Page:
Along his journey in Hollywood, he has even made a fan in Tom Hanks, who has openly spoken about his admiration for Irrfan. “I am just beguiled by his magic eyes. He has a physicality to him that is so specific and endearing,” Tom had said at one of Sony’s press events held at Cancun, Mexico. How thrilled he was to know that Irrfan was going to be a part of Inferno and that he presented him with a personal handwritten note on his arrival, after eagerly waiting for him to join them on the sets, is another story. Using his magic eyes and endearing physicality, the unconventional looker has gone on to break his image barriers of being a serious and intense actor back home. The much-acclaimed film The Lunchbox marked his foray into lighter portrayals, which narrated the story of two strangers falling in love by exchanging notes through a lunch box. His chemistry with Deepika Padukone in Piku further showed how he could play a lover boy with an impeccable comic timing with as much élan as a dacoit. The romantic comedy Qarib Qarib Singlle followed suit, in which Irrfan played a happy-go-lucky guy who falls in love with a widow, with whom he travels to meet his three ex-girlfriends. As someone who constantly accesses his emotional recesses to play a character, Irrfan’s romantic side comes to the fore when you hear him talk about love. “It (love) just happens and then it feels you are above the ground. You are constantly high, and that is the kind of high you can never get on anything. You feel a kind of wave inside your body all the time and don’t have any sense of logic anymore. Your emotions are
bloating, and it’s a magical feeling. You feel magic in every moment and your senses are heightened. There is a sense of sharing, and of creating things. There is so much I can keep on describing about love,” he elucidated while speaking to Society two years ago.
Right from traversing genres to continents with films, Irrfan has done it all. He is among the rare lot of actors who has worked in a Japanese television series based on World War 2, titled, Tokyo Trials, alongside a bi-lingual Bangladeshi film and a Hollywood film. His passion for riveting the audience with extraordinary stories takes him beyond regular actor’s concerns like the size of his role, the nature of the role, language of the film or the popularity of his co-stars. And however miniscule the role, there is no film yet where he hasn’t managed to govern a certain screen presence with his performance. “See, after The Lunchbox, I didn’t want to be just limited to Hollywood. I am also doing films in different markets, and in different languages. I might do a film in the French language for the French industry. So, this was the feeling when I accepted the mini-series for the Japanese audience. After Lunchbox, there was a kind of possibility that I might have made for myself,” he told Society in the 2016 interview. His Indo-Bangladeshi venture, Doob: No Bed of Roses, which he also co-produced, also went on to garner critical acclaim. Revolving around the story of two families who come together after the death of the headman, the film associated death with ‘gain’ instead of ‘loss’. From this plethora of stories and characters behind him, for Irrfan, his most memorable role till date has been that of the soldier-turnedsportsperson-turned-bandit, PaanSinghT omar. In the actor’s words, the eponymous biographical film directed by Tigmanshu Dhulia “tested” him in “a different way”, inviting a lot of frustration. But in the end, the film panned out in the exact same manner as the life of its protagonist—from oblivion to astounding recognition. Through the extensive journeys of ups and downs, the actor has admitted to going with the flow, without any planning. “I used to have plans, but my planning never worked. Life has deliberately given me signals that don’t plan—I will see to it that your plan is not materialised. Life constantly kept nudging me that don’t, don’t fix things. And I am thankful that I was aware about life giving me those signals. So, if I plan for even two months, I feel suffocated,” the actor revealed in an interview with Rajeev Masand last year.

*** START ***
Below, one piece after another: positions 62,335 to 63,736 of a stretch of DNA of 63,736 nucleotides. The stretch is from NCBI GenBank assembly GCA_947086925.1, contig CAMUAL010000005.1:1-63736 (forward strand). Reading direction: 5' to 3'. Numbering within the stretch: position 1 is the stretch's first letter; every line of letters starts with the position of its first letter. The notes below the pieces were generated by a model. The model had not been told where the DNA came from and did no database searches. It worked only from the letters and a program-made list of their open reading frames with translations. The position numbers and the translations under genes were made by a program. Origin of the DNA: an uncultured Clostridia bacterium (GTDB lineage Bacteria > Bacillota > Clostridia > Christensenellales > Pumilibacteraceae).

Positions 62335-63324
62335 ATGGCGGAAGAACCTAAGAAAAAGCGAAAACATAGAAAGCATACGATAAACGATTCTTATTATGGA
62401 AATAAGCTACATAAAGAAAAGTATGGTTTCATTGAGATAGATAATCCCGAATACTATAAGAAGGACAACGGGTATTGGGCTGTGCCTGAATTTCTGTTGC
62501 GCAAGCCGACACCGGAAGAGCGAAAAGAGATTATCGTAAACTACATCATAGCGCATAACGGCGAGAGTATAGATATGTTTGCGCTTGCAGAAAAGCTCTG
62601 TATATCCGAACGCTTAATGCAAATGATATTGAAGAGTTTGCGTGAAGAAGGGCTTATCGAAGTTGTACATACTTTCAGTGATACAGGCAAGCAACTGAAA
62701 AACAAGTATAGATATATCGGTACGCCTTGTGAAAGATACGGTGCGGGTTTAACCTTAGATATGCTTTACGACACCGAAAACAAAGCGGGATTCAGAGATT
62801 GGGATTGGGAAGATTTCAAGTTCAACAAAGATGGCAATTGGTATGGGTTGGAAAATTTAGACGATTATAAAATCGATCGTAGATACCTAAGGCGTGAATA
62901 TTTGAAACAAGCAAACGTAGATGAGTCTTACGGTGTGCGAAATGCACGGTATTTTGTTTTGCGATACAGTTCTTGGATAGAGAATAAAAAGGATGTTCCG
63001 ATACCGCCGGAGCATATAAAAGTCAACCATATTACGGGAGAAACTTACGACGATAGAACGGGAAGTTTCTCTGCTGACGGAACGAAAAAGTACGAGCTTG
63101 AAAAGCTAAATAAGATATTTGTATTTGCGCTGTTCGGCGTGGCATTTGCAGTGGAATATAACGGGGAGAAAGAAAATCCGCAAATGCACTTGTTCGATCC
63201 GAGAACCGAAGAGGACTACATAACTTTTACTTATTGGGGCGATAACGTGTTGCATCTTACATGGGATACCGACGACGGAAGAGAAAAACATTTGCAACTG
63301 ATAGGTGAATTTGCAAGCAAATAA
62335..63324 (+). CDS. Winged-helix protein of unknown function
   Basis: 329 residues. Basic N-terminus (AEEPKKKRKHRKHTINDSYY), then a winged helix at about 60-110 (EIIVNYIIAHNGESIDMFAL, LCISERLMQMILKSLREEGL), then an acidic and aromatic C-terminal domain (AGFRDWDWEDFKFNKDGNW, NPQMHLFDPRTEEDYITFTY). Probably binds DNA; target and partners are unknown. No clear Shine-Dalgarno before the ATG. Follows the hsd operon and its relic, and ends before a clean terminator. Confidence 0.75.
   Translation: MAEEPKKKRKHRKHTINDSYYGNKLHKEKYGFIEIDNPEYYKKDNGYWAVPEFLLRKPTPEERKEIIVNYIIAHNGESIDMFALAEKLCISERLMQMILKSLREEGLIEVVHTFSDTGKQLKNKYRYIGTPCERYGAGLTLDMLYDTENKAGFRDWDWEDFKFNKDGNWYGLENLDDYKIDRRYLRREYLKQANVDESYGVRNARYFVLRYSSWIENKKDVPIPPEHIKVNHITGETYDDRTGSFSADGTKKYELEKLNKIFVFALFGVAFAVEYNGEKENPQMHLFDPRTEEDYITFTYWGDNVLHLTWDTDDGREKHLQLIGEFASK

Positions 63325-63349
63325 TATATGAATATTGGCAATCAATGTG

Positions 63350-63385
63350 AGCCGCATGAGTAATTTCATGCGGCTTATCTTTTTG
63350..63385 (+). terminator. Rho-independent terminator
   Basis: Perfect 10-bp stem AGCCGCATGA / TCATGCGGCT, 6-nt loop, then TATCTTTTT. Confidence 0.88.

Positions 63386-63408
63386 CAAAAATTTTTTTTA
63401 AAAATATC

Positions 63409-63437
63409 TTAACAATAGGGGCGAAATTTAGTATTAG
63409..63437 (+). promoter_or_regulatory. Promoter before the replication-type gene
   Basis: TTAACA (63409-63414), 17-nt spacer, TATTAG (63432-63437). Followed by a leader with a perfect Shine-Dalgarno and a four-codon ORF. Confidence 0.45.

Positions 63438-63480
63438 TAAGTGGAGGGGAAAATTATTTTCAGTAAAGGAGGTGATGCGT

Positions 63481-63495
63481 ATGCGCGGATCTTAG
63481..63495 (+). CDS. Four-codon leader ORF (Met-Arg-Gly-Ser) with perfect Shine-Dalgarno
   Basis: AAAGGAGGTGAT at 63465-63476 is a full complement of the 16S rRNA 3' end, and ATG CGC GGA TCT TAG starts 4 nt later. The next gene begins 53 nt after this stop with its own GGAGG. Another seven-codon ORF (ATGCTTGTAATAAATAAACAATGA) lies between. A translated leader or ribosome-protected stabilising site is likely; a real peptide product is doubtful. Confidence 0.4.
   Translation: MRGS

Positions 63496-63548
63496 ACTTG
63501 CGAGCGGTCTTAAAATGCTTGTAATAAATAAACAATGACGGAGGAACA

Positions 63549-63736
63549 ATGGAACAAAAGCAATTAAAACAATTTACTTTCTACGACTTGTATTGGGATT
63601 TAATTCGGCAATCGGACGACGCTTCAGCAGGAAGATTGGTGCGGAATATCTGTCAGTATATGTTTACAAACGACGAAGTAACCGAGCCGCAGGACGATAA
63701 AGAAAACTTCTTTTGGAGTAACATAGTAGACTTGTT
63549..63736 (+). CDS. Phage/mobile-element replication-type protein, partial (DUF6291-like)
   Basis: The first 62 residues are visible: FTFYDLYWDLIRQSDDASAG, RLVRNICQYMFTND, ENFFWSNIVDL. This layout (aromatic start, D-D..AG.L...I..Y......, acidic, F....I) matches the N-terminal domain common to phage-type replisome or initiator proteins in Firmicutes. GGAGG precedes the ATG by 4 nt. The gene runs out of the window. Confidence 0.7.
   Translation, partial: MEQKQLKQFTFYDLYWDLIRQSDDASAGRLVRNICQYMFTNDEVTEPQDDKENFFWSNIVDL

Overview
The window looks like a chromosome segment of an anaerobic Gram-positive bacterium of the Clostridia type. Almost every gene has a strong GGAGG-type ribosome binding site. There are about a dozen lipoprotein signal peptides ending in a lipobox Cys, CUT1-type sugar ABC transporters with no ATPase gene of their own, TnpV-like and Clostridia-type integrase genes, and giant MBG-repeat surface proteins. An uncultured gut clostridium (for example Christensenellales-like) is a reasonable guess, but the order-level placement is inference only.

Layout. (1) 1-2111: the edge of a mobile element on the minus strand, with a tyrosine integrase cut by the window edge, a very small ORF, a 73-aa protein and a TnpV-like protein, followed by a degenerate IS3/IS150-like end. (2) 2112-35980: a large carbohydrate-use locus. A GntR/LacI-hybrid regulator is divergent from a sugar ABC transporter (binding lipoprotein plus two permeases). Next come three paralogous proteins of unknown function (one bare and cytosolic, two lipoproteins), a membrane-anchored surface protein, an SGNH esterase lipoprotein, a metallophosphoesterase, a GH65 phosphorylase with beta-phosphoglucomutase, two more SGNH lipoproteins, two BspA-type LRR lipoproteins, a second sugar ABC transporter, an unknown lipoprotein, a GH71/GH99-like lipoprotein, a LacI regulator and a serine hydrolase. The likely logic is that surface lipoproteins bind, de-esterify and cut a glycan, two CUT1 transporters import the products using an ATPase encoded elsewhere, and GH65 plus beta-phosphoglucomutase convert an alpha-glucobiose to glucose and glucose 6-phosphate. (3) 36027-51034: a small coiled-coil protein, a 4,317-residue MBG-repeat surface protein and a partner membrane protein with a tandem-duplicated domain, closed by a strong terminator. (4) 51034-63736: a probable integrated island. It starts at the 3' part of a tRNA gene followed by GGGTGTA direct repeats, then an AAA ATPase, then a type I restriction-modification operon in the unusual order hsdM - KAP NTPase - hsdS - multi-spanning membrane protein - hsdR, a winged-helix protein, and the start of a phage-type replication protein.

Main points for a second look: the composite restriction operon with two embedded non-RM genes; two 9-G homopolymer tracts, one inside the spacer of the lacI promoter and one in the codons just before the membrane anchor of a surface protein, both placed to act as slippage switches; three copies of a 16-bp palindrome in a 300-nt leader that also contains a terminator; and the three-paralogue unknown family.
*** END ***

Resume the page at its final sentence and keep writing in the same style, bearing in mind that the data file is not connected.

“I started with an experiment to break the Indian stereotypical image in the west and was accepted with open arms there.”
As he goes through similar testing times at present, something just tells us that Irrfan will emerge triumphant this time too, like he has in the past. Amidst all the speculation surrounding his return though, the man with the mysterious and enigmatic eyes continues to sparkle the screen with his presence. Come what may, he isn’t the one to be missing in action...never was. In April, we saw him in the dark comedy Blackmail as the middleaged married man who blackmails his wife after learning about her extramarital affair. We will soon see him in the American film, Puzzle, followed by the dramedy Karwaan, starring Mollywood heartthrob Dulquer Salmaan, who makes his debut in Hindi films along with Mithila Palkar. After walking away with the Filmfare Award for Best Actor for Hindi Medium, Irrfan also won the Best Actor Award at IIFA (International Indian Film Academy) recently. He was also announced as the recipient of a Special Icon Award at the London Indian Film Festival 2018 (LIFF) last month, where his films Doob: No Bed of Roses and The Song of Scorpions were screened. As we go through the long list of his apparent future projects—Tigmanshu Dhulia’s Yaara, Shoojit Sircar’s biopic on the revolutionary Uddham Singh, Vishal Bhardwaj’s next with Deepika Padukone and many more—we ponder over his tidings below, compiled from his interviews to different web channels: “You have to enrich your soul through your job. That’s what it’s all about.” “My main concern is not to get bored with my job and myself.” “Art is made when you start making things personal, when you start reflecting on life around you, observing things as a human being and then communicating those observations through stories…” “I don’t draw references from cinema while acting. I draw from how I feel.” “It is said: If you really want to know and understand a person, see him in his crisis. I feel, if you really want to know a person, go with him or her on a journey.” Looking back at the immense work that the man has done and what a bright future he has ahead of him, we would like to reach out to the actor with this fan note on behalf of all his fans out there: ‘Irrfan, we want you back!’
In HBO’s InTreatment
...with Tom Hanks
...with Amitabh Bachchan and Deepika Padukone in Piku
In a still from PaanSinghTomar
...with the cast and crew of SlumdogMillionaire